Captain James Cook was a British explorer, navigator, cartographer, and captain in the Royal Navy and he is credited as being the first European to make contact with the eastern coastline of Australia. Considering the number of Europeans that make contact with the east coast these days – especially the bit between Sydney and Cairns – he definitely started a route that started the whole of Europe tanning.
In more interesting news, to have a ‘Captain Cook’ in Australian (possibly Cockney) rhyming slang is to have a look at something. Yes, really. With those local references, how could we not be drawn to this reissue of a watch first released by Rado in 1962 of the same name (minus the HyperChrome) that swings both ways with contemporary/commercial and vintage designs?
There are three new references, including a white women’s version with diamonds, a limited edition (of 1962) 37mm dark grey sunburst dial version (pictured here) on vintage leather strap and a larger 45mm titanium model. Despite water resistance of 100m in the first two versions and 200m for the titanium one, In our meeting Rado’s staff were quick to point out that it’s “not a dive watch”, functionally speaking.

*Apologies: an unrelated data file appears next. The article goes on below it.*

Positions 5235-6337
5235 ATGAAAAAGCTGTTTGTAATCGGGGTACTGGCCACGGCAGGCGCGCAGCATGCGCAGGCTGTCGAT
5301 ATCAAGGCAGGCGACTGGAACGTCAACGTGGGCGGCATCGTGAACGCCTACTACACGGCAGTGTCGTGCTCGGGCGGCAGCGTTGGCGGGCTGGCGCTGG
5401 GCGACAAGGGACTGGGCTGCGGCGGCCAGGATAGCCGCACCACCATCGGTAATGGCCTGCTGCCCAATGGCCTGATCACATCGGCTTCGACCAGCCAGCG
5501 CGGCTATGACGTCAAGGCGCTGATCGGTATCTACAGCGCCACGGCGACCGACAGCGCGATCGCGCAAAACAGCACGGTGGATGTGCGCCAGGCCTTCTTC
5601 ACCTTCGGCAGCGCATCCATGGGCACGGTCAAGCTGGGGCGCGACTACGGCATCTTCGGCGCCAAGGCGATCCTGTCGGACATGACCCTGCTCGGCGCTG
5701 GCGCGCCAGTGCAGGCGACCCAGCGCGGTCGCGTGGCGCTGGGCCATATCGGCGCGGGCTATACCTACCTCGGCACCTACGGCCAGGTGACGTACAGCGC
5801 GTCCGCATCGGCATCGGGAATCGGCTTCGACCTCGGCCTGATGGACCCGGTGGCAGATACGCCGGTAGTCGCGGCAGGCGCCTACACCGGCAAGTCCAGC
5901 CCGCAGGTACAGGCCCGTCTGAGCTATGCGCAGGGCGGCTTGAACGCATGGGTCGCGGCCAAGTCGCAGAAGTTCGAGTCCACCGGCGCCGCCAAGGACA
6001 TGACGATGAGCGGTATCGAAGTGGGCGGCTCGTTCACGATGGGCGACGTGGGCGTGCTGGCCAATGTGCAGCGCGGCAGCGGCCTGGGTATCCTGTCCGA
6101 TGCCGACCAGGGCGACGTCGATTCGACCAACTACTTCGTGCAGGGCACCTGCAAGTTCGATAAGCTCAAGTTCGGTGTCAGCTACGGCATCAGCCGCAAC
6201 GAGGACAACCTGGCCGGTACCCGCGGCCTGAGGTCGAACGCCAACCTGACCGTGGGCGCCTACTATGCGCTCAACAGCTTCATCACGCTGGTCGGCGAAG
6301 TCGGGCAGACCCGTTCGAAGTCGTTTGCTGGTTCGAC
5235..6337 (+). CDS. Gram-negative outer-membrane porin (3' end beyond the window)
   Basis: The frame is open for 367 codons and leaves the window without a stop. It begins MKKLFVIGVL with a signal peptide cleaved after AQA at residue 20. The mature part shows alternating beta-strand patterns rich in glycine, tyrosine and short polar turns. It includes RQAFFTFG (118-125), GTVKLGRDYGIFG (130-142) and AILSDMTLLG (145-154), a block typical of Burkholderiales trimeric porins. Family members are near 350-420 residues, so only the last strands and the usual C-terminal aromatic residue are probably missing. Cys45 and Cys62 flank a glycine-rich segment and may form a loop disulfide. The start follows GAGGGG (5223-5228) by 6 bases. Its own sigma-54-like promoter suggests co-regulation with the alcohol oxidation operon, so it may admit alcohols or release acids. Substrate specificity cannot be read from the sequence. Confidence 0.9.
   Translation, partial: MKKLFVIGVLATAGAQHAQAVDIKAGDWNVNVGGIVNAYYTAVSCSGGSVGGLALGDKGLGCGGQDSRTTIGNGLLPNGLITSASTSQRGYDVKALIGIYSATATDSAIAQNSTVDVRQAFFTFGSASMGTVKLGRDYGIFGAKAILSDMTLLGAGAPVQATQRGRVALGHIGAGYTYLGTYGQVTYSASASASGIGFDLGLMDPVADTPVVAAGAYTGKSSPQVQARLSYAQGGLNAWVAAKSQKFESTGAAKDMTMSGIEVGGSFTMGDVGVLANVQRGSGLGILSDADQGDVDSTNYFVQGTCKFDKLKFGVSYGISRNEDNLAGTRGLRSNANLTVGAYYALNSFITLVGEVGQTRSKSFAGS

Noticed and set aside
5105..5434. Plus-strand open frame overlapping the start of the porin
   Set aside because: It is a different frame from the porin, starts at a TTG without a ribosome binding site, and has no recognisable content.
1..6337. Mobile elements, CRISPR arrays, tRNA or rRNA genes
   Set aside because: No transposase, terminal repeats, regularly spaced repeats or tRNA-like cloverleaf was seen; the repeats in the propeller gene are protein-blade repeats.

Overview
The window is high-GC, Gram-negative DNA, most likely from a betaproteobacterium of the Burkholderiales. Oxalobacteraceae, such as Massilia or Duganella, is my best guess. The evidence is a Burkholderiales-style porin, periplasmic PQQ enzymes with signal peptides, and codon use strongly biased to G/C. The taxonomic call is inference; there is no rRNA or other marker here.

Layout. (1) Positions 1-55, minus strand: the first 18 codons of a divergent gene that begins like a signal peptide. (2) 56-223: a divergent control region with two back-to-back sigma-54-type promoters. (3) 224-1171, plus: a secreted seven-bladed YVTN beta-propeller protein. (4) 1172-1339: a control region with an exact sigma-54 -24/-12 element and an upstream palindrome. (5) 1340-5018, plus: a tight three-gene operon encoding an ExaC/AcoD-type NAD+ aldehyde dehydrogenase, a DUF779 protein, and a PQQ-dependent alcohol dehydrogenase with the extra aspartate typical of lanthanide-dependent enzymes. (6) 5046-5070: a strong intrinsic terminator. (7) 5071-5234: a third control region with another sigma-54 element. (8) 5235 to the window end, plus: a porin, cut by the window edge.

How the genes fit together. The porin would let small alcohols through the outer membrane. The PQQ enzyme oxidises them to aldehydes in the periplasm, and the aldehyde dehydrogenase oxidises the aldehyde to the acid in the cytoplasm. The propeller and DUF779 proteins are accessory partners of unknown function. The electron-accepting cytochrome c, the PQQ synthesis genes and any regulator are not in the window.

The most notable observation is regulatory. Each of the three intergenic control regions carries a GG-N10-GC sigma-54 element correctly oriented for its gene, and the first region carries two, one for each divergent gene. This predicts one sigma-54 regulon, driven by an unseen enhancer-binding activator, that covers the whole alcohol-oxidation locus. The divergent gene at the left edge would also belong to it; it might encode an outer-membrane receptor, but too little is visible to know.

The Hyperchrome Captain Cook is quite petite by modern standards, a perception further enhanced by the thick, dark bezel in high-tech ceramic and stainless steel. I had to do a double take when I was first handed this watch. It is surprisingly faithful as an homage to the original. There’s also a glass box sapphire crystal which heightens the vintage mood.
The smaller size is an unusual choice because it cuts out the segment of the market that wants a reissue piece at a more contemporary size. But on the other hand, it has definitely caught the attention of purists, who pay attention to honesty in homages to classic older models and tropes. Hats off to Rado for following the vintage story through from the style.
The chunky broad arrow hands and italicised font of Captain Cook on the dial combine to give the model yet more of a cheeky ’60s personality that is not quite Austin Powers, baby, but certainly a little funky. No matter where you stand on the overall assembly of elements, it’s a fresh, fun and completely unexpected piece from the usually forward-focused Rado.